Pro Tip: Always hire licensed contractors | Nevada State Contractors Board | nnbw.com
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Pro Tip: Always hire licensed contractors | Nevada State Contractors Board

Nevada State Contractors Board

Did you know it is against the law to contract in the state of Nevada without a contractor’s license? Did you also know that homeowners forego many of their rights when they contract with an unlicensed contractor?

That’s why Nevada State Contractors Board (NSCB) recommends homeowners hire only licensed contractors. Licensed contractors have passed trade and law exams, have demonstrated financial responsibility, carry workman’s compensation insurance and are bonded.

NSCB is committed to promoting public confidence and trust in the competence and integrity of licensees and to protect the health, safety and welfare of the public. They do this by making sure the board is empowered with determining the qualifications of applicants prior to licensing. The board sets forth conditions for licenses, such as limiting the field and scope of the operations of a licensed contractor, bond requirements and establishing maximum contractual limits.

The board is also empowered to implement and enforce the enabling statute, NRS 624, and to discipline licensees found in violation of this statute. If the contractor you hire fails to live up to the terms of the contract or performs substandard work, you have a right to file a complaint with the board who will investigate your concerns and order the contractor to correct any validated issues.

Because the Nevada State Contractors Board only has jurisdiction over licensed contractors, it cannot order unlicensed individuals to repair or correct workmanship issues — another reason to only hire licensed contractors.Nevada State Contractors Board

One of the greatest protections when hiring a licensed contractor is access to the board’s Residential Recovery Fund. Only homeowners who hire licensed contractors may be eligible for this fund, which awards up to $35,000 in financial recourse for damages incurred up to four years after a project is performed. Unfortunately, those that hire unlicensed contractors are not afforded this protection, and are often left seeking financial recourse through civil litigation, which can be a costly endeavor. Because the board only has jurisdiction over licensed contractors, it cannot order unlicensed individuals to repair or correct workmanship issues — another reason to only hire licensed contractors!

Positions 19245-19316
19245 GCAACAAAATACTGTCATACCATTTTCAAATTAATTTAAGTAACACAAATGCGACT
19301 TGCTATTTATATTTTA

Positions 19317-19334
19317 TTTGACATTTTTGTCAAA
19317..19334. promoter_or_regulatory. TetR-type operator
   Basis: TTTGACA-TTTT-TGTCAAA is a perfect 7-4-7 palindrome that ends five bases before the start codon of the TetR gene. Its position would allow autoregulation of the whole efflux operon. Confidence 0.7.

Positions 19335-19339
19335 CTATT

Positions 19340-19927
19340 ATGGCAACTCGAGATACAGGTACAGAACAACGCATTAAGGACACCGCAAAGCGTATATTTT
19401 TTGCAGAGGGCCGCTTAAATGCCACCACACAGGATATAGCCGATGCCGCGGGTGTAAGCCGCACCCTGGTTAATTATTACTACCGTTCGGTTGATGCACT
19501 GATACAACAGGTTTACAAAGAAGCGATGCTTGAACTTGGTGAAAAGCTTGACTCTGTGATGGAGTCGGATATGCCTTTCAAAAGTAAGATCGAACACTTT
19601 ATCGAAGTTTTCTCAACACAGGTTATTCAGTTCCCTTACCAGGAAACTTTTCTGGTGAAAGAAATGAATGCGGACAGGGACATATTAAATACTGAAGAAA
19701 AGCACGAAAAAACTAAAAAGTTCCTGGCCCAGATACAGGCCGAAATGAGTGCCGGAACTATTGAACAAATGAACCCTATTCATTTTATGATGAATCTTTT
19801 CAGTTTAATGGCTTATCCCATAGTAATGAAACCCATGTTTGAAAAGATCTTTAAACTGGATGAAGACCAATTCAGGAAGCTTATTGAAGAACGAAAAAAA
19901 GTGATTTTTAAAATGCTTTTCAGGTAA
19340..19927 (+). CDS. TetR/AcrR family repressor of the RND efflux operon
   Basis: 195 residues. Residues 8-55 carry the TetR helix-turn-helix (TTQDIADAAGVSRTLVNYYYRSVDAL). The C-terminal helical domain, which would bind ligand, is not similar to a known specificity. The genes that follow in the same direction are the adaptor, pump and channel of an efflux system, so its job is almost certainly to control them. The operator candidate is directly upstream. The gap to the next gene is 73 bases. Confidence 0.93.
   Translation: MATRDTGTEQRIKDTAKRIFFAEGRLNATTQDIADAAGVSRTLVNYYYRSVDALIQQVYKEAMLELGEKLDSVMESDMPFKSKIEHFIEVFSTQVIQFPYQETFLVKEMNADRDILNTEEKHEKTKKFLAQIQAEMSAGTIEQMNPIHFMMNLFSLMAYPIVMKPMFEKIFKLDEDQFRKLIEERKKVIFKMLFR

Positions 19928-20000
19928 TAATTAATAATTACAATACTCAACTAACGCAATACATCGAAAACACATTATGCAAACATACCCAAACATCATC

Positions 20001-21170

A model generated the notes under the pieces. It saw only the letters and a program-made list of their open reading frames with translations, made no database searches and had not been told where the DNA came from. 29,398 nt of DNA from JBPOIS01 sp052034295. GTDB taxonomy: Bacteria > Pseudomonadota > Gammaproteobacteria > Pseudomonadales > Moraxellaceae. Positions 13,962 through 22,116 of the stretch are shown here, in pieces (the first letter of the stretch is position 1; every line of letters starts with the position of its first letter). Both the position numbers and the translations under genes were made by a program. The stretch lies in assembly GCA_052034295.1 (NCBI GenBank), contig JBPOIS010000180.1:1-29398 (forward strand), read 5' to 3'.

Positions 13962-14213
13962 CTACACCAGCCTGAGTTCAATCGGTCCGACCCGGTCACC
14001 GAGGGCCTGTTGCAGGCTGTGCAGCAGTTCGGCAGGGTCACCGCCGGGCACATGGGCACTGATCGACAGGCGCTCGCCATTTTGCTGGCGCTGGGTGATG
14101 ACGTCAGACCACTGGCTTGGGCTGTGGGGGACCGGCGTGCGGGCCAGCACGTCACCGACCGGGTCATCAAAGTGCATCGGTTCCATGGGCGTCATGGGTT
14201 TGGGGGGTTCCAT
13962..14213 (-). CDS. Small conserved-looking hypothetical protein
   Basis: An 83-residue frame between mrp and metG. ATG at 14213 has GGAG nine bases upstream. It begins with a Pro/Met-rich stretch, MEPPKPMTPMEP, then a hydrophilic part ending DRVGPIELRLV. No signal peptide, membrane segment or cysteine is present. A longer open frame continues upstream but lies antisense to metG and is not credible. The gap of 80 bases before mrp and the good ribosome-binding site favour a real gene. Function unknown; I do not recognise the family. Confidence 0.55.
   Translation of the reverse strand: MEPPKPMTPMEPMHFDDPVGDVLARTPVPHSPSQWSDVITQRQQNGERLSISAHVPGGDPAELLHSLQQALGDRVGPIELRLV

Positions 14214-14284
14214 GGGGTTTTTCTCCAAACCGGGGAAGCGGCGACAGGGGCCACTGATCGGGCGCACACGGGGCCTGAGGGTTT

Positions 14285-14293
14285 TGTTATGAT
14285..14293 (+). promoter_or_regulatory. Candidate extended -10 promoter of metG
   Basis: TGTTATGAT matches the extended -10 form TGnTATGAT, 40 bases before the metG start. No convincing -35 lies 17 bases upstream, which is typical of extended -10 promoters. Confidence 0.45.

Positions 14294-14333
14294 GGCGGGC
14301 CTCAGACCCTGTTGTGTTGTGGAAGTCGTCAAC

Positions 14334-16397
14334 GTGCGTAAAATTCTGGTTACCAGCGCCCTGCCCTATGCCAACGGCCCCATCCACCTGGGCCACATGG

When it is time to hire a contractor for home repair or maintenance work, protect yourself by following these guidelines:

Ask for and verify the contractor’s license on NSCB’s website, http://www.nscb.nv.gov. The site notes the license’s status and any disciplinary action the Board has taken against the contractor.

Obtain at least three bids before signing any contracts. Obtain and follow up on references from each before making your decision.

Ensure the contract is detailed, down to the color of the paint, number and size of tiles, types and number of plants on landscaping projects, etc. Documentation is what the board will reference to hold the contractor accountable. Take time to go over and include every detail of importance to you in your contract.

Demand a payment schedule be included in the contract. Pay for the work as it is completed. Limit down payments to 10 percent of the total project cost or $1,000, whichever is less. Avoid paying large down payments, even if being asked to pay for materials up front.

Pay with credit or check rather than cash. Also, always obtain receipts for payments made for your records.

If something goes wrong with a project — a payment dispute or workmanship issue, for example — contact NSCB or fill out a complaint form online. Homeowners have four years from the time they sign the contract to file a complaint against licensed contractors.

Upon receipt of a complaint, the board will open its investigation, perform a site visit to validate any workmanship issues, and then order the contractor to make any repairs necessary within a certain timeframe. Failure to satisfy the board’s order could lead to disciplinary action being taken against the licensee and possible recourse for the homeowner through the Recovery Fund.

Homeowners may also file complaints against unlicensed contractors up to two years after the work was performed. Anyone with information on unlicensed contracting activities, solicitations, or advertisements is encouraged to call NSCB’s Unlicensed Contractor Hotline at 702-486-1160 or 775-850-7838.

For more information about the Nevada State Contractors Board and the Recovery Fund, visit them online http://www.nscb.nv.gov.